Vulcan in Roman Mythology is the son of Jupiter and Juno, and husband of Maia and Venus. He was god of fire and volcanoes, and the manufacturer of art, arms and armor for gods and heroes. His smithy was believed to be situated underneath Mount Aetna in Sicily. At the Vulcanalia festival, which was held on August 23, fish and small animals were thrown into a fire. Vulcan's analogue in Greek mythology is the god Hephaestus.
At one point it was suspected that there existed a small planet that orbited between Mercury and the Sun, proposed to explain perturbations in Mercury's orbit from the path predicted by Classical Mechanics. This hypothetical planet was known as Vulcan. Albert Einstein's Theory of Relativity later explained these perturbations without the need for a third body, however, and so the possible existence of the planet Vulcan was discounted.
The name was later reused for a fictional planet in Star Trek.
The GAU-4 20mm Vulcan (with two models, designated M61A1 and M61A2) is a hydraulically driven, 6 barreled, rotary action, air cooled, electrically fired gatling gun with selectable rates of fire of either 4000 or 6000 rounds per minute. It is mounted on F-104, F-105, later models of the F-106, F-111, F-4, B-58, F-15, F-16, F-22, F-14 and F/A-18 aircraft, and is used for short-range air-to-air combat with secondary usefulness in strafing ground targets. It was developed in 1946 by the United States Army Ordnance Research and Development Service, and manufactured by General Electric. Each of the gun's six barrels fires only once during each revolution of the barrel cluster; the six rotating barrels contribute to long weapon life by minimizing barrel erosion and heat generation. The gun's rate of fire, essentially 100 rounds per second, gives the pilot a shot density that will enable a "kill" when fired in one-second bursts. The weapon's current contractor is General Dynamics Armament Systems.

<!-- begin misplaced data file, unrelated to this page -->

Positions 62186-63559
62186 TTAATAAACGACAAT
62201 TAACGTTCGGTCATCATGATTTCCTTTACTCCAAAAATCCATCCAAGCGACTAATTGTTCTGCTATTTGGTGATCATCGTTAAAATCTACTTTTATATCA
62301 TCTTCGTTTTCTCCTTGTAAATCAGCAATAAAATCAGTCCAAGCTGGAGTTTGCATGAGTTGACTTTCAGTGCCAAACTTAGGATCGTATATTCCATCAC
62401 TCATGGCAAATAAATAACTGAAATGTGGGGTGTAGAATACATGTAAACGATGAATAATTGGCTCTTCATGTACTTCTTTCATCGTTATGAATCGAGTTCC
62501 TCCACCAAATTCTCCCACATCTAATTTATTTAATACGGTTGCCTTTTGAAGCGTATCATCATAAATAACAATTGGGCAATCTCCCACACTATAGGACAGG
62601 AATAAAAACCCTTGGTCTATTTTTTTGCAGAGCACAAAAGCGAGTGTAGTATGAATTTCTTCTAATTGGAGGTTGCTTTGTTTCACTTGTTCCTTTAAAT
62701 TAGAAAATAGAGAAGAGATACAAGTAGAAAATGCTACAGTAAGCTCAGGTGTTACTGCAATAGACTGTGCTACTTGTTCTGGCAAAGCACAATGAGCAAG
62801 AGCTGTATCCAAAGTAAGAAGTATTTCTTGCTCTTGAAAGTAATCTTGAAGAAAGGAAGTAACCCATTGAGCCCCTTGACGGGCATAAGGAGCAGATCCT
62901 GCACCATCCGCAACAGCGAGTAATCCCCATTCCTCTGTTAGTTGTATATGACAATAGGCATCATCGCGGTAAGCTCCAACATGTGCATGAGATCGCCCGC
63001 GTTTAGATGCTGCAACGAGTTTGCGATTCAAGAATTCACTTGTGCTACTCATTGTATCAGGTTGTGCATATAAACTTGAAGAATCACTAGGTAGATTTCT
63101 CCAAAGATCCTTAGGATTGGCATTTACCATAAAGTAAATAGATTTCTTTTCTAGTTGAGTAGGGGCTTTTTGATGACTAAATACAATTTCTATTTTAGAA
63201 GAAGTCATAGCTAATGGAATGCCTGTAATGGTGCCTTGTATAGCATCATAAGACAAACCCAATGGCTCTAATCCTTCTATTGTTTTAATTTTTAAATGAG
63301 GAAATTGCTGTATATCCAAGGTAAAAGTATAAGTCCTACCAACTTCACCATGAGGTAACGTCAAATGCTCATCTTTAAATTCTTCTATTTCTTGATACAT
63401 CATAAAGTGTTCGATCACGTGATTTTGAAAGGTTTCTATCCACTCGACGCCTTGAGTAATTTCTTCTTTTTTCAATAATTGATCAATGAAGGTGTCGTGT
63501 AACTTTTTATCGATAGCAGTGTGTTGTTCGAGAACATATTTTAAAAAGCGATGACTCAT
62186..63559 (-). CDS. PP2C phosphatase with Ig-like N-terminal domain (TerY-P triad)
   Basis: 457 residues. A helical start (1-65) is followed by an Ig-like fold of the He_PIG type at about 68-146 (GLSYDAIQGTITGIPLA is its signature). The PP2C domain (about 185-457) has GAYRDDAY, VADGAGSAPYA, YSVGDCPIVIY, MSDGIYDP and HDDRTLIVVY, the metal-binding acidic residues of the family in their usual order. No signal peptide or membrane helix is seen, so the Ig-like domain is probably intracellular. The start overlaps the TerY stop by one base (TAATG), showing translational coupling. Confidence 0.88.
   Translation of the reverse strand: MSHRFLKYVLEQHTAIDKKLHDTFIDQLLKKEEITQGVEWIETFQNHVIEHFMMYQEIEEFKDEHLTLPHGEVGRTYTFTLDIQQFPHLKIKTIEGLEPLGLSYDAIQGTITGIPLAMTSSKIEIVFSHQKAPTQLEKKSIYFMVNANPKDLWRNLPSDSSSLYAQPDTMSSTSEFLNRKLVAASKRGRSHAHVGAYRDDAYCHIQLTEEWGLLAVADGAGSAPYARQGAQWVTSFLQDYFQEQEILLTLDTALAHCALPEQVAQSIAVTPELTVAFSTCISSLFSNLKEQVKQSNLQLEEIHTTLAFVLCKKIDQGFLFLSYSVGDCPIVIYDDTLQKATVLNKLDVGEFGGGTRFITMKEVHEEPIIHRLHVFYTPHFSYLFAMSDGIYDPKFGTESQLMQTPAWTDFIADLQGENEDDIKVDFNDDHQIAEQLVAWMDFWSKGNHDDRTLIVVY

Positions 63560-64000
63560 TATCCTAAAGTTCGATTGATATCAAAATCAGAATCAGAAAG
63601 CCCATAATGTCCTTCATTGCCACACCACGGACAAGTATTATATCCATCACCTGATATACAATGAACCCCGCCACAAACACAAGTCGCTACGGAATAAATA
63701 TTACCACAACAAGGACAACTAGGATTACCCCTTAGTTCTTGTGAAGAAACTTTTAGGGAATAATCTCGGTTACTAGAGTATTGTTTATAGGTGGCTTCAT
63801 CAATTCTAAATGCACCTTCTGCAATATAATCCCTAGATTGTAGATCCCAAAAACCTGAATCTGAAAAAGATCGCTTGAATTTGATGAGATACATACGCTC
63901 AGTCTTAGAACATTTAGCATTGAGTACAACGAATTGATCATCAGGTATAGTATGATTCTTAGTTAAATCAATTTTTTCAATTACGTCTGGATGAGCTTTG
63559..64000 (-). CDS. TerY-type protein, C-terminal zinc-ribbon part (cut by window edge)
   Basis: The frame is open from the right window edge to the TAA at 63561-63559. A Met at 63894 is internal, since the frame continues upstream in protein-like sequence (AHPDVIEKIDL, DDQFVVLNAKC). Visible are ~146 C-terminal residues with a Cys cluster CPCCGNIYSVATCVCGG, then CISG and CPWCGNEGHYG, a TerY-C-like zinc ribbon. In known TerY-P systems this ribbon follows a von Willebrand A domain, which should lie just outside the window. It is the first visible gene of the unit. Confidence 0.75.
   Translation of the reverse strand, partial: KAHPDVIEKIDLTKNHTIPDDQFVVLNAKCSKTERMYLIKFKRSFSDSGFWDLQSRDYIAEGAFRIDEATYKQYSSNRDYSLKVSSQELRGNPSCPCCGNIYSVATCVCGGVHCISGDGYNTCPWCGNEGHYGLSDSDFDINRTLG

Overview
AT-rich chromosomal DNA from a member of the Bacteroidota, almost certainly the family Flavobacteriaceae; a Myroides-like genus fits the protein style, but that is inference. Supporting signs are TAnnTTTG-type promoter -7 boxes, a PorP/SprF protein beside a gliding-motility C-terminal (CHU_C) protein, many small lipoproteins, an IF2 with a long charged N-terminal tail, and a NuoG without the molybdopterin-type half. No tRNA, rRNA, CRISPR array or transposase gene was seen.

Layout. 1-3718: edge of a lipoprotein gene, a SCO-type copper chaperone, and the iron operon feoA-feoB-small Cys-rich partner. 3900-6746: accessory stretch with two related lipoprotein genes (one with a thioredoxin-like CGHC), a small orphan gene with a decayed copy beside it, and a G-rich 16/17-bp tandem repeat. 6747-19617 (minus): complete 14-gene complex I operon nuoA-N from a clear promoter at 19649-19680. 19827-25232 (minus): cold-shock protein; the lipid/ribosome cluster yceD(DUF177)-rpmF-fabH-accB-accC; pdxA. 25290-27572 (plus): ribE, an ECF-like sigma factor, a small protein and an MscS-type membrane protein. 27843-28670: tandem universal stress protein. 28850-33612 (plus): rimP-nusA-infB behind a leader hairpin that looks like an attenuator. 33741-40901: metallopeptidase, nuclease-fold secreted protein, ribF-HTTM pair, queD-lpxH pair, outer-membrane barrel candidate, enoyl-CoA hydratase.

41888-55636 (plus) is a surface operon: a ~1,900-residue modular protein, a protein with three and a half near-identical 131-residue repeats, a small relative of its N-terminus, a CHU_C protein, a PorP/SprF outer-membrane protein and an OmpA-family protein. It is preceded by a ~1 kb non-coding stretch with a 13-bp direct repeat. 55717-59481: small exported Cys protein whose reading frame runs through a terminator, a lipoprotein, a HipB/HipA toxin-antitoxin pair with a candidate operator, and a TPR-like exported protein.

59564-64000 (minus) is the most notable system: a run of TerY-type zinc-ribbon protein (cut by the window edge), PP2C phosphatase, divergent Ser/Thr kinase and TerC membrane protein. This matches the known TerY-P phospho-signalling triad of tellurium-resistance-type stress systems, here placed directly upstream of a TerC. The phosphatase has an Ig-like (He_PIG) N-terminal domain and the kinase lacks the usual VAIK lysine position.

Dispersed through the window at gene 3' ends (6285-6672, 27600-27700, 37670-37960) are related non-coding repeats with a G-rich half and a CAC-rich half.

External link: http://www.fas.org/man/dod-101/sys/ac/equip/m61.htm